The wildlife around the Sossusvlei
The flora of Sossusvlei provides a perfect habitat for many desert fauna. Countless weaver birds build their elaborately detailed hanging nests in the ramified branches of camel thorn trees. In the region of the salt pan, especially springbok, oryx, ostrich and other small animals such as reptiles and beetles live. The fauna of the desert have adapted their lives perfectly to suit the brutal conditions, especially the Springboks which are found in large numbers. In the region around the vlei live the mountain zebra, leopard, hyena and desert foxes. When the vlei is filled with water, the wildlife flock to drink the refreshing water. It’s during this time that even waterbirds from the coast migrate to the otherwise dry clay pan.
The Oryx: emblem of Namibia
Oryx prefer the dunes around Sossusvlei and visitors will inevitably encounter the animal displayed on the Namibian coat of arms. The animals are perfectly adapted to a living in the hot desert. Studies have shown that the antelope can survive without water for eight hours at a heat of 45 degrees Celsius because of their very low metabolism. The antelopes become active in the late afternoon and at night to move as little as possible in the scorching heat of the desert. The animals can increase their body temperature and release the stored heat at night again.
In the dunes of the Namib the gemsbok occur in large numbers. These animals are part of the genus oryx. A special subspecies are the Golden Oryx, which owe their name to their golden coat pattern. The animals are native to some game farms in Namibia and will be auctioned in part for the equivalent of up to 30,000 euros.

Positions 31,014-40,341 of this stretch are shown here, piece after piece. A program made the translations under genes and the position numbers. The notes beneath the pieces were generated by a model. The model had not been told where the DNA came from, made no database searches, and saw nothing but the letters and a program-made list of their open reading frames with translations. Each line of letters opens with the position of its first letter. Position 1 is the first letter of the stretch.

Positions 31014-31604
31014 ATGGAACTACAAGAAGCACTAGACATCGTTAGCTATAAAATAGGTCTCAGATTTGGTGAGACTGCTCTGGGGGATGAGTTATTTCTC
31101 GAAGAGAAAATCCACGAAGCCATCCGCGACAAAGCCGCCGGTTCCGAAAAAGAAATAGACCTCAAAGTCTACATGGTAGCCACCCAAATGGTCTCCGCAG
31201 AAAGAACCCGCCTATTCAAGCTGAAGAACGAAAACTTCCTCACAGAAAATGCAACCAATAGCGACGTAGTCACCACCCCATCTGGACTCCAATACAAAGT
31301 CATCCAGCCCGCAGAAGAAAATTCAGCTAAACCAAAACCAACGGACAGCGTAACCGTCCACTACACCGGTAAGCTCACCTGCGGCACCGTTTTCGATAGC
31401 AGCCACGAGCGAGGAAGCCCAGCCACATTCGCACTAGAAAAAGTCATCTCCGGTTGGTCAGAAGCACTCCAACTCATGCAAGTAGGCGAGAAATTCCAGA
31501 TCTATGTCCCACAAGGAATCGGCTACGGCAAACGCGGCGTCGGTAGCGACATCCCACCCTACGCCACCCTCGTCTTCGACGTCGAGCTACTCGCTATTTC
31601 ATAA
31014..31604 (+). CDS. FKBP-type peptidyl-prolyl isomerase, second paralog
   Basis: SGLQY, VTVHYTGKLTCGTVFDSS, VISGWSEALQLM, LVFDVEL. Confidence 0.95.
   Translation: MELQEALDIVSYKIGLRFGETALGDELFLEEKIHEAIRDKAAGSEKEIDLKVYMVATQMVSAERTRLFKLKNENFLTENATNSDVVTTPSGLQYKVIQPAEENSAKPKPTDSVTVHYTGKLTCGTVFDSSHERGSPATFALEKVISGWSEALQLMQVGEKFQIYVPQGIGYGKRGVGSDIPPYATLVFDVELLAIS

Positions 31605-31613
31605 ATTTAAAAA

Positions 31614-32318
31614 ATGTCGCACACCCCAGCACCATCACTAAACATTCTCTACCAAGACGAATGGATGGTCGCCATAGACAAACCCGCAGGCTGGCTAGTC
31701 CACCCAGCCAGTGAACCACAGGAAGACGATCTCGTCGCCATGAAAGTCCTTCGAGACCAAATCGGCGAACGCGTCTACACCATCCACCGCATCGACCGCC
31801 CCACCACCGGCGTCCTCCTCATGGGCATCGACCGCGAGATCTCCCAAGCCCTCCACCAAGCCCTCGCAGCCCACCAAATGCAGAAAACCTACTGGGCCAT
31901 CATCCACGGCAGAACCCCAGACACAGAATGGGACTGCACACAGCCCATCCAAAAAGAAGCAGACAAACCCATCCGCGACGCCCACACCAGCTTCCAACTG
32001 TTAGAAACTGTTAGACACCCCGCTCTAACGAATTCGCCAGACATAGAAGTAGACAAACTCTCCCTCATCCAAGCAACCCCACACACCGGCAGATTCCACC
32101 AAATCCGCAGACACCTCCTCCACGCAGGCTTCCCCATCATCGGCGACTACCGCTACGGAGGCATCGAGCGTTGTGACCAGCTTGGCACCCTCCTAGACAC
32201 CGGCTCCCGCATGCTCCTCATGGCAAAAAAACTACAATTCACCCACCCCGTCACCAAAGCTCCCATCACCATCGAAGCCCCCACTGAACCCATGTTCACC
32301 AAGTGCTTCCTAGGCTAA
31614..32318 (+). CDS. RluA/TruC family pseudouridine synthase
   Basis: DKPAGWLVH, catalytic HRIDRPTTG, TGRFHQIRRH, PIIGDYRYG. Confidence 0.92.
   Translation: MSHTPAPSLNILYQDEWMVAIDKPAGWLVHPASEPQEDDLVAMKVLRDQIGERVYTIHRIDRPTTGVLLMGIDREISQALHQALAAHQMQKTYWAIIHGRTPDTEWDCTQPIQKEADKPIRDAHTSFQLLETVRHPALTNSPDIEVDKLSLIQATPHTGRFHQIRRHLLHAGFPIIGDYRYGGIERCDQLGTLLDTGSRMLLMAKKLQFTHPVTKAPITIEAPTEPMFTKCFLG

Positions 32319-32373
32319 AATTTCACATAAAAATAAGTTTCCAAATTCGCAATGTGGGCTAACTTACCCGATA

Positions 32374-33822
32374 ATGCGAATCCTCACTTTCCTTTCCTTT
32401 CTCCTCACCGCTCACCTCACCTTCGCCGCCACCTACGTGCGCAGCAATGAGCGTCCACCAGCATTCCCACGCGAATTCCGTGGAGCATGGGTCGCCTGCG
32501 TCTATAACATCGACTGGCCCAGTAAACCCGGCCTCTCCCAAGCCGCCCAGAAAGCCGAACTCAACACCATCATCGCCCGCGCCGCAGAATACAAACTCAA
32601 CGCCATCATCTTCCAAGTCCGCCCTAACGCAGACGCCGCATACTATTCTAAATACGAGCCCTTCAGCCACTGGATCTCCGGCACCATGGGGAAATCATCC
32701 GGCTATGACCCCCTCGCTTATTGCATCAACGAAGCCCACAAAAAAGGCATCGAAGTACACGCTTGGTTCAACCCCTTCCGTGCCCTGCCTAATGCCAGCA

Life in the sand
Anyone who takes a closer will notice that the hot desert floor is home to countless microorganisms. In the hostile sand live beetles, spiders or reptiles such as geckos and chameleons. Beneath the sand some snakes lurk around and all you can see is the tip sticking out of the sand.
The Peringuey’s Adder is one of the very few animals that prefer daytime dozing in the sand and goes on the prowl at night. The diet of the sideways-moving Viper consists mainly of small desert lizards and geckos. One bite is quite painful for humans, but it not harmful.
The Namib Sand Gecko manages running on the scorching desert sand only because he spreads his webbed feet and alternates legs when he’s standing still. There are also animals, like Fukomys, who simply have become completely nocturnal.